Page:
Close ties with other Celtic peoples continued through the ages. The Irish monk Saint Colman is buried in Melk Abbey and Saint Fergil served as Bishop of Salzburg for forty years. Irish Benedictines founded twelfth-century monastic settlements. Evidence of these ties persists in the form of Vienna's great Schottenstift monastery, once home to many Irish monks. In 976 Leopold I of Babenberg became count of the Eastern March, a 60-mile district centering on the Danube on the eastern frontier of Bavaria; this initial district grew into the duchy of Austria. Each succeeding Babenberg ruler expanded the march east along the Danube encompassing Vienna and the lands east. In 1145 Duke Henry II Jasomirgott moved the Babenberg family residence from Klosterneuburg in Lower Austria to Vienna. From that time, Vienna remained the center of the Babenberg dynasty. In 1440 Vienna became the resident city of the Habsburg dynasty, it grew to become the de facto capital of the Holy Roman Empire in 1437 and a cultural centre for arts and science and fine cuisine.
Hungary occupied the city between 1485 and 1490. In the 16th and 1
Trajan's Dacian Wars
The Dacian Wars were two military campaigns fought between the Roman Empire and Dacia during Emperor Trajan's rule. The conflicts were triggered by the constant Dacian threat on the Danubian province of Moesia and by the increasing need for resources of the economy of the Empire. Trajan turned his attention to Dacia, an area north of Macedon and Greece and east of the Danube, on the Roman agenda since before the days of Caesar when the Dacians defeated a Roman army at the Battle of Histria. In AD 85, the Dacians swarmed over the Danube and pillaged Moesia and defeated the army that Emperor Domitian sent against them; the Romans were defeated in the Battle of Tapae in 88 and a truce was established. Emperor Trajan recommenced hostilities against Dacia and, following an uncertain number of battles, defeated the Dacian king Decebalus in the Second Battle of Tapae in 101. With Trajan's troops pressing towards the Dacian capital Sarmizegetusa Regia, Decebalus once more sought terms. Decebalus rebuilt his power over the following years and attacked Roman garrisons again in 105.
In response Trajan again marched into Dacia, besieging the Dacian capital in the Siege of Sarmizegetusa, razing it. With Dacia quelled, Trajan subsequently invaded the Parthian empire to the east, his conquests expanding the Roman Empire to its greatest extent. Rome's borders in the east were indirectly governed through a system of client states for some time, leading to less direct campaigning than in the west in this period. Since the reign of Burebista considered to be the greatest Dacian king—who ruled between 82 BC and 44 BC—the Dacians had represented a threat for the Roman Empire. Caesar himself had drawn up a plan to launch a campaign against Dacia; the threat was reduced when dynastic struggles in Dacia led to a division into four separately governed tribal states after Burebista's death in 44 BC. Augustus came into conflict with Dacia after it sent envoys offering its support against Mark Antony in exchange for "requests", the nature of which has not been recorded. Augustus rejected Dacia gave its support to Antony.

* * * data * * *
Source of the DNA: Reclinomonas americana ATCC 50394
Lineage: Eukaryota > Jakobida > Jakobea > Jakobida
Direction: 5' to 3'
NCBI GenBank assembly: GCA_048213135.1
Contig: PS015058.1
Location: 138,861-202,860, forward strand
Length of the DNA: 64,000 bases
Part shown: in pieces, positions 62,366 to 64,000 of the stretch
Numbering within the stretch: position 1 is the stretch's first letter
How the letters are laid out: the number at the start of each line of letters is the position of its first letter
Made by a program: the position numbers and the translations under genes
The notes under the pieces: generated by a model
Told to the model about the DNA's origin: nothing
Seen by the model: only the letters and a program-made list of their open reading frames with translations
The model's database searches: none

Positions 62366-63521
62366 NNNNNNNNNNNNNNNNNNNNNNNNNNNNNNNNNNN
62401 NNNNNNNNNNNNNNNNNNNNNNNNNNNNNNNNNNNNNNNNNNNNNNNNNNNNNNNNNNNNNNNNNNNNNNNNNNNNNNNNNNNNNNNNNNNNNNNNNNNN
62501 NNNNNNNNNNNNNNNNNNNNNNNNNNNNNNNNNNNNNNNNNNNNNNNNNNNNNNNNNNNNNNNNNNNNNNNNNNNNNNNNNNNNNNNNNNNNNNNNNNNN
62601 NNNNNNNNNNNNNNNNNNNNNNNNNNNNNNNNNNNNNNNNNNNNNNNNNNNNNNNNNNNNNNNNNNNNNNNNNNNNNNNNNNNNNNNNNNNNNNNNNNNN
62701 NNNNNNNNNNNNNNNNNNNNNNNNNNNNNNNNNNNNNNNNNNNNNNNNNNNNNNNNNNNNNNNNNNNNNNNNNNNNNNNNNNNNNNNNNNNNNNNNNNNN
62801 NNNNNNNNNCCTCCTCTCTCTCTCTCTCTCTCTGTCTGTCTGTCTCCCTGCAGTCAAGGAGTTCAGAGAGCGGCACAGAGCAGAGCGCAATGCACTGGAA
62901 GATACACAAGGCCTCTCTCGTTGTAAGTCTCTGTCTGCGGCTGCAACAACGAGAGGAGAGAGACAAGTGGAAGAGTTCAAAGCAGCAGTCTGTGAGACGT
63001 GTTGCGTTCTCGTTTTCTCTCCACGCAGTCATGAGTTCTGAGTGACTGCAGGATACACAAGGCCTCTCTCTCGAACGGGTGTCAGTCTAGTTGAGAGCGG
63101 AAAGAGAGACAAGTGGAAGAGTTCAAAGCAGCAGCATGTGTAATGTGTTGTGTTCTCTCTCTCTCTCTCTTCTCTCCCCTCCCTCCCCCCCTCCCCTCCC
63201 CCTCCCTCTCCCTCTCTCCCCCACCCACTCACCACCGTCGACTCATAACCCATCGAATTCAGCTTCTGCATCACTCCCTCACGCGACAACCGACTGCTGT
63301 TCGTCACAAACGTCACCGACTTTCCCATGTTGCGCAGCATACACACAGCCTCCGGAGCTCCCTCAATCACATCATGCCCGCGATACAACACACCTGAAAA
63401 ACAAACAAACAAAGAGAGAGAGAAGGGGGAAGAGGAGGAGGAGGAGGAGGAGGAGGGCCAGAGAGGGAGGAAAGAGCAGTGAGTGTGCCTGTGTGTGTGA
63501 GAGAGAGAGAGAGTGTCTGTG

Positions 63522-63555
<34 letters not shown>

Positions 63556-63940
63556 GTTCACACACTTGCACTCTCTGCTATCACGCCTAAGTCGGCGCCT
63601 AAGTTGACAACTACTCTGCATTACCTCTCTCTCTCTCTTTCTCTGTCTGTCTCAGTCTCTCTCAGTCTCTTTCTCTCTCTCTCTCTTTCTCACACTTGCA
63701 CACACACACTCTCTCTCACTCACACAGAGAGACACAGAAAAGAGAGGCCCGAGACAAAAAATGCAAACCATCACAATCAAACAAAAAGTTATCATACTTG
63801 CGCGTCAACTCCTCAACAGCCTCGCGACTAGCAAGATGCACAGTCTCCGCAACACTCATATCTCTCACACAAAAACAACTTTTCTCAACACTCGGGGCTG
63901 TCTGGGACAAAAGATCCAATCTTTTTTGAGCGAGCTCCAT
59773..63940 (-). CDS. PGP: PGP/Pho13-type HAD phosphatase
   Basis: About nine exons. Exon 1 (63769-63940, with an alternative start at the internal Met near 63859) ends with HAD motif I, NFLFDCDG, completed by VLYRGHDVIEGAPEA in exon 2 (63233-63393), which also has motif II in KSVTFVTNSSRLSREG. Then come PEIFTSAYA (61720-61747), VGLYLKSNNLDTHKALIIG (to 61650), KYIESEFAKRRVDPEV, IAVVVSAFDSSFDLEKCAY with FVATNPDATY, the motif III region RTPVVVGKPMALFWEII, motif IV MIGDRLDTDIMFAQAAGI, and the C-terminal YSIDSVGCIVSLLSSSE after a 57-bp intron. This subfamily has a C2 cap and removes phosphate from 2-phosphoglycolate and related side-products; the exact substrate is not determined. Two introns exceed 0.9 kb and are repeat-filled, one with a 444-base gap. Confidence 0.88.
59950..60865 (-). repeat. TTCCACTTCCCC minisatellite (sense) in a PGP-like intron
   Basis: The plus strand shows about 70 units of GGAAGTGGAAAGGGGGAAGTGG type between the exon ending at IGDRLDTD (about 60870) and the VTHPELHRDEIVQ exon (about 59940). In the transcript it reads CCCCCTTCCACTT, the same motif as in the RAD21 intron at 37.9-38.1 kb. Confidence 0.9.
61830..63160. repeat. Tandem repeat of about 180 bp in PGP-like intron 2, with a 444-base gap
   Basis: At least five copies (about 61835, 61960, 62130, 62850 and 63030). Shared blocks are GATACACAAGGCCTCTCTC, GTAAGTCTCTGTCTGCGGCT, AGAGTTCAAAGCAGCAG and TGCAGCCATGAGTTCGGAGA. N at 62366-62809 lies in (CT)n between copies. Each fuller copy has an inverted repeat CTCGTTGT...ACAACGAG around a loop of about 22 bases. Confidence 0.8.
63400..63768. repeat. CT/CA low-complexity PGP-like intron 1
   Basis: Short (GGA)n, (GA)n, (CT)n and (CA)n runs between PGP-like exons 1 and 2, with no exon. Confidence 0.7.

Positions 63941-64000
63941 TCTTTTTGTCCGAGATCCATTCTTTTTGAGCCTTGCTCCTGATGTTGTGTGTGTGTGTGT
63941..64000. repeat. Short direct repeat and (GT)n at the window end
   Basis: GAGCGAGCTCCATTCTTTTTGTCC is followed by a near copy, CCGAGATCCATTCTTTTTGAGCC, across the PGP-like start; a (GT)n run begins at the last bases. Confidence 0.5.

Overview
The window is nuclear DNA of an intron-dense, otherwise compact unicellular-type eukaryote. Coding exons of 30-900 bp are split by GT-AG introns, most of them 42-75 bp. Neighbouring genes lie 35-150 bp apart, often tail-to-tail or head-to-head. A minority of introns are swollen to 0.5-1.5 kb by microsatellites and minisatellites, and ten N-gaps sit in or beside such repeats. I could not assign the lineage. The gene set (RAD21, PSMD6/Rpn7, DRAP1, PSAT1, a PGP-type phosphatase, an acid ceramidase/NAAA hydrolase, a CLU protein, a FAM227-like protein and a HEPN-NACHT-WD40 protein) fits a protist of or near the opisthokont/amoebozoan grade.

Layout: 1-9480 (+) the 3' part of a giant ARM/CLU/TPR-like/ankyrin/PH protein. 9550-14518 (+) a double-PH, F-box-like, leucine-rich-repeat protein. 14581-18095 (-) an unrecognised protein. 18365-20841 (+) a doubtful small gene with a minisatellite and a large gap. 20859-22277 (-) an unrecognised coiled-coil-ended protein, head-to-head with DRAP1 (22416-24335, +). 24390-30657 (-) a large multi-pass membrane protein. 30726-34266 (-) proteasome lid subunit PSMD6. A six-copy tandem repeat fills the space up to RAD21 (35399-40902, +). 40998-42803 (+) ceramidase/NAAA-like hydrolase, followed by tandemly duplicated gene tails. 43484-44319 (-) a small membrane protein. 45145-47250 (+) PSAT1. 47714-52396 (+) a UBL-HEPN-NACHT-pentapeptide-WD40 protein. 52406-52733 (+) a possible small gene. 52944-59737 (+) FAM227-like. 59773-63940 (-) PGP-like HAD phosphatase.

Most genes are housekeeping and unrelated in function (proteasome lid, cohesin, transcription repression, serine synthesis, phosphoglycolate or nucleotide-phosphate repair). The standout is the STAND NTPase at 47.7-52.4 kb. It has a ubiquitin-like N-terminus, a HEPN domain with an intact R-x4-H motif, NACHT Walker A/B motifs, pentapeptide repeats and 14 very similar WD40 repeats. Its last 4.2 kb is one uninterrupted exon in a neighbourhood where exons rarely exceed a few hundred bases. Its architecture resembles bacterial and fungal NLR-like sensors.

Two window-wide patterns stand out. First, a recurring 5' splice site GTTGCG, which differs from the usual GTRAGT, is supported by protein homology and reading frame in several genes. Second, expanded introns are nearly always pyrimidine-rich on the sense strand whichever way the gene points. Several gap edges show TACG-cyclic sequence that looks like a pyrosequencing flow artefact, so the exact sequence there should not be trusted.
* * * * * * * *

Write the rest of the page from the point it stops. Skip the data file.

In 29 BC, Augustus sent several punitive expeditions into Dacia led by Marcus Licinius Crassus Dives, the consul of the prior year, that inflicted heavy casualties and killed three of their five kings. Although Dacian raids into Pannonia and Moesia continued for several years despite the defeat, the threat of Dacia had ended. After 116 years of relative peace along the Roman frontier, in the winter of 85 AD to 86 AD the army of King Duras led by general Diurpaneus attacked the Roman province of Moesia, killing its governor, Oppius Sabinus, a former consul; the emperor Domitian led legions into the ravaged province and reorganized the possession into Moesia Inferior and Moesia Superior, planning an attack into Dacia for the next campaign season. The next year, with the arrival of fresh legions in 87 AD, Domitian began what became the First Dacian War. General Diurpaneus sent an envoy to Domitian offering peace, he was rejected and the praetorian prefect Cornelius Fuscus crossed the Danube into Dacia with 5 or 6 legions on a bridge built on boats.